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Publication Name:

The Missouri Democrat

Years in print:

1852- 1875


The Missouri Democrat

Richard Edwards and Dr. M. Hopewell

The Missouri Democrat was established in 1852 by William McKee and William Hill under propitious auspices. All the patronage which had been bestowed upon the Sentinel and Union, two popular journals, was turned upon the new enterprise; for both of these papers were discontinued at the commencement of the Democrat, so that it could enter upon its career with the fairest prospects.
The wants of the community required the establishment of a journal of political tenets advocated by the Democrat, for since the establishment of the “Barnburner” some years previously by Mr. McKee, in 1848, freesoilism had become very popular, and the new journal came into being with hosts of friends. In consequence of feeble health, Mr. Hill sold out his interest to Mr. George M. Fishback, a son of Judge Fishback, and a humorous and popular writer. He is the commercial editor of the paper, and is most efficient in that department.
Day by day, the Democrat has been gathering strength and popularity, and now, in the eighth year of its existence, ranks second to no other paper in the great Mississippi Valley.
(From Edwards’ Great West…And A Complete History of St. Louis, 1860).

By newspaper standards of the time it was a tiny paper with four pages, only seven columns wide. It was at once scorned by the Southerners and ridiculed by its competitors. Yet this was the paper which became the mouthpiece for the emerging Republican Party. This was the paper that instigated and led the fight to keep Missouri from seceding from the Union. Abraham Lincoln was to praise its efforts as being worth more to the North than ten regiments of soldiers.
(From The Missouri Democrat, 1852-1860 by Jim A. Hart, published in the Missouri Historical Review, LV, 1/1961).

The Democrat, during the first years of its existence, gave an able and brilliant support to Senator Benton, who was about that time a candidate for Congress. During the Presidential campaign of 1856, the Democrat supported the candidacy of James Buchanan. Hon. Francis P. Blair was one of the most active promoters of the interests of the Democrat during more than ten years after it was commenced. After the election of Mr. Buchanan, the Democrat, which had before exhibited evidence of Free-soil proclivities, gradually became more staunchly favorable to the doctrine, and when the Republican party was fully organized for the campaign of 1860, this journal was fully committed to the support of the principles of that party.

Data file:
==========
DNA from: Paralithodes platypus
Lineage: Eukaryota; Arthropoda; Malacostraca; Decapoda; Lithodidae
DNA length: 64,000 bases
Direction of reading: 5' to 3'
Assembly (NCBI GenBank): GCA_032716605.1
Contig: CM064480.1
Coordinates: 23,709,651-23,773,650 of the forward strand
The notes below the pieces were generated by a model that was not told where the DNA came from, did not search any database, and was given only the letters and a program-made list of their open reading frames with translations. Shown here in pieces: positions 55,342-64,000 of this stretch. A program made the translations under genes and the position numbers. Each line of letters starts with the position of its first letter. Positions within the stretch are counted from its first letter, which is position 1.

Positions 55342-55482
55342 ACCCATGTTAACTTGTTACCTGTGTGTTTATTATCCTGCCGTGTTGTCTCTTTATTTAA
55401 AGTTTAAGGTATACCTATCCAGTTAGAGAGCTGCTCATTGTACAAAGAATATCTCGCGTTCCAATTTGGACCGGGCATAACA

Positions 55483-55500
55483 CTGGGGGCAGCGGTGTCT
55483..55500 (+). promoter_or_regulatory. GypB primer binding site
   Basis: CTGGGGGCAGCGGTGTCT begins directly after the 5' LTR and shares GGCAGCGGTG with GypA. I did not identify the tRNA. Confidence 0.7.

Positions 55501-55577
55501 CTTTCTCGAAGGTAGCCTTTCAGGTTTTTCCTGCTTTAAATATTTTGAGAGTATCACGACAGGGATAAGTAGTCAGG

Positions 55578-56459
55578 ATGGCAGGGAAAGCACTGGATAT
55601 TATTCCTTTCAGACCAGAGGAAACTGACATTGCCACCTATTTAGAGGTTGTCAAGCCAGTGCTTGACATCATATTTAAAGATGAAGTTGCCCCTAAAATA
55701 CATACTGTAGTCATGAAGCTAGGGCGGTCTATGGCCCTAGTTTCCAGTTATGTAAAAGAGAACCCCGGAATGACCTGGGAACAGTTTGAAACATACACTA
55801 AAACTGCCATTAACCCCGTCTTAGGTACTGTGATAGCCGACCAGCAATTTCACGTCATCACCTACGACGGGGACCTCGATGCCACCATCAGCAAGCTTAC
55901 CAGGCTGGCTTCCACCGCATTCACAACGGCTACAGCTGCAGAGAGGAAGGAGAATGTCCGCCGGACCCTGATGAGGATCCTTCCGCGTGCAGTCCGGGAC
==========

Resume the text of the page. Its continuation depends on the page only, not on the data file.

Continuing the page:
The Democrat supported the candidacy of Mr. Lincoln, and his election secured a victory to the Republican party and precipitated the war. There was no hesitation on the part of Mr. McKee and his associates. They espoused the Union cause and were bold in defense of the Government. On several occasions the office was threatened with violence. Guards of soldiers protected the property.
(From A Tour of St. Louis, 1878 by J. A. Dacus and James W. Buel).

When the Union was acquired by the Democrat in March of 1853, the publishing operation was moved from Third (near Pine) to the old Union offices on Locust, between Main and Second, where it remained for a number of years. The St. Louis Democrat Company was an outgrowth of the combined operations of The St. Louis Argus and The Signal, both owned by William McKee and associates. B. Gratz Brown and George Fishback both bought interest in the paper, with Brown later selling his percentage to Fishback. One of McKee’s original associates, the Hon. F.P. Blair (then a Congressman from Missouri) sold his interest to Daniel Houser in 1863. After more machinations, Fishback reached an agreement to buy controlling interest in the Democrat in 1872 for $456,100. One member of his new ownership team, Joseph McCullagh, served as the paper’s chief editor.
General John Schofield had William McKee arrested in 1863 because he had published a letter written by President Lincoln to the general. McKee was released after many influential St. Louisans wrote to the president in protest.
In 1873, the previous ownership team (McKee and Houser) established The Morning Globe, which competed with The Democrat, leading to a merger of the two on May 18, 1876. (another source lists merger date as 6/1/1875).

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